The fire captain left behind is the only staff member on shift to take command and drive the fire engine if another emergency unfolds, he said. There are volunteers, but the district can only guarantee its scheduled staff at the firehouse can respond quickly, Herzberg told Sonoma West Times & News on March 25.

“Be it a fire, a rescue, an extrication, a water call, a serious medical call, that one person is not sufficient staffing to either meet the emergency’s need or to keep that solo responder safe,” he said.

What’s more, Herzberg said the staffing arrangement breaches the National Fire Protection Association’s minimum staffing levels for an engine in a rural staffing model.

“If you look at the rural staffing models, it would be four people on that engine. Three people’s probably more likely in rural staffing, two is unacceptable and one is unheard of. So, we’re in that position now where we’re pretty much in the unheard of,” he said.

Moreover, mandating staff take on that additional coverage would not be fair or safe, Herzberg said. “They put in a full week of hard work here and to have them come back and try and work to fill another tour just really isn’t possible and they’ve let know, they’re burning out,” he said.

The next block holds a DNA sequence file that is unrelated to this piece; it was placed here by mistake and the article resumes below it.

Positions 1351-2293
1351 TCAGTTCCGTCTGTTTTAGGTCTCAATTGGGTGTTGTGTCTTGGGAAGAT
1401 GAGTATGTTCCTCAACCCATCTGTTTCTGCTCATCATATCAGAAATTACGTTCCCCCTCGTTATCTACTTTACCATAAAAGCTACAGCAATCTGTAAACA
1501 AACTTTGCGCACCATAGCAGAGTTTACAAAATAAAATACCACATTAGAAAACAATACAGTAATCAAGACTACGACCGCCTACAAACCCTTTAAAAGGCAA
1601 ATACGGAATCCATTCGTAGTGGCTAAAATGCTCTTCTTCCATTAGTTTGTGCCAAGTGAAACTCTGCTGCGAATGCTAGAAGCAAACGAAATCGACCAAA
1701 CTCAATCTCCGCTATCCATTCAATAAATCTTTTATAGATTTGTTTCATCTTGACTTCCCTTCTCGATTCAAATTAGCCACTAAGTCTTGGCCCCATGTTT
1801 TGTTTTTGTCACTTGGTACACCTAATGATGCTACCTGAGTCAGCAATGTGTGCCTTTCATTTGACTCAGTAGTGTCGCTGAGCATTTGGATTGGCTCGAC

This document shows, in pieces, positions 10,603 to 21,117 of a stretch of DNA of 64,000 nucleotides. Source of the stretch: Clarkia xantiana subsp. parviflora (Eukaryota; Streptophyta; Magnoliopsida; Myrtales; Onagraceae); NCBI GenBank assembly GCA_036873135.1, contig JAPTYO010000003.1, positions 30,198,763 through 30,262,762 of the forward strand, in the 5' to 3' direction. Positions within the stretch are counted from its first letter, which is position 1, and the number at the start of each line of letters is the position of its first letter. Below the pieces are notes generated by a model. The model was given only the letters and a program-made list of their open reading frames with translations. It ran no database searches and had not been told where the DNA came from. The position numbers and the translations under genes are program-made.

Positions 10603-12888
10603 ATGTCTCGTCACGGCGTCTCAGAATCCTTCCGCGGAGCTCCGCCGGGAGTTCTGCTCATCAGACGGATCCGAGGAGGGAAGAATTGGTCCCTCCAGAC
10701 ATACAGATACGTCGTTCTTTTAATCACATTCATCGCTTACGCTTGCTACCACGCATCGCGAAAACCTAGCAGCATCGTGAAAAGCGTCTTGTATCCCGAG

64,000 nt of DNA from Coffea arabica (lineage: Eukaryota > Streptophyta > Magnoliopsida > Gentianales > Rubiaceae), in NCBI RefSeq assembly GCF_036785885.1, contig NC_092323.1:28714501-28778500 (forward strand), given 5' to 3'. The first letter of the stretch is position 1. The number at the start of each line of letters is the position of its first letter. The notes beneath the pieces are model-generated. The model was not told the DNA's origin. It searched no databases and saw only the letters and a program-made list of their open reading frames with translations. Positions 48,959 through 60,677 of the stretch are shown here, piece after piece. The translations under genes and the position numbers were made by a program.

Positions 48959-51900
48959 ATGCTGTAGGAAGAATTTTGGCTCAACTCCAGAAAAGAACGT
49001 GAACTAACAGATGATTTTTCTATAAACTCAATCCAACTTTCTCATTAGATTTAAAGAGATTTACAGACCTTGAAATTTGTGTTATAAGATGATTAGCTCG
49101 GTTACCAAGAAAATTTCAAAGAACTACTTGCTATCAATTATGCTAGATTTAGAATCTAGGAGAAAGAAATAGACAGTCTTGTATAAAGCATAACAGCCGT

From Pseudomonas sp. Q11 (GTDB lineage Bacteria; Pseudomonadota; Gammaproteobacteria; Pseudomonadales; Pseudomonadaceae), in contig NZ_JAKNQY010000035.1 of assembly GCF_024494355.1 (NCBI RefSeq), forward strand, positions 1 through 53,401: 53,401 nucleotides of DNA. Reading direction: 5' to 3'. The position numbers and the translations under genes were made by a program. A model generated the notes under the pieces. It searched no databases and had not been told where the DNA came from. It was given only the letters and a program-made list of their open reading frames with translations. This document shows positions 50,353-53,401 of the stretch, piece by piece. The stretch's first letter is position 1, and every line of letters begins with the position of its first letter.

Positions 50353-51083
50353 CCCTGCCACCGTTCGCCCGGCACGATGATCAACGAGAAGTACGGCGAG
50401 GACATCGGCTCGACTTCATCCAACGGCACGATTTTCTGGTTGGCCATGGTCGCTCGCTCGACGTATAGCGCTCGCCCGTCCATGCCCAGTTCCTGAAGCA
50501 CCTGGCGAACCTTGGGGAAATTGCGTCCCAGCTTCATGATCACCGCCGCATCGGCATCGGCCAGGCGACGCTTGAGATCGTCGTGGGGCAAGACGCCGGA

The assistant fire chief said the district would do its best to serve the community in the current state of affairs, but that he believed BBFPD would “fail” without stable staffing and jobs. “And I think right now, with nothing really clearly on the horizon, we’re on that brink of failure.”

Attendees call on county to take action

A few wives of BBFPD staff members spoke out about how the staffing model could jeopardize their spouses’ safety when taking the wheel of the fire engine alone.

“This is an extremely unsafe situation that can easily lead to the injury or death of my husband, and this is the heart of my concern,” Jody Bynum said, calling for the Sonoma County Board of Supervisors to take action to support Bodega Bay’s emergency services.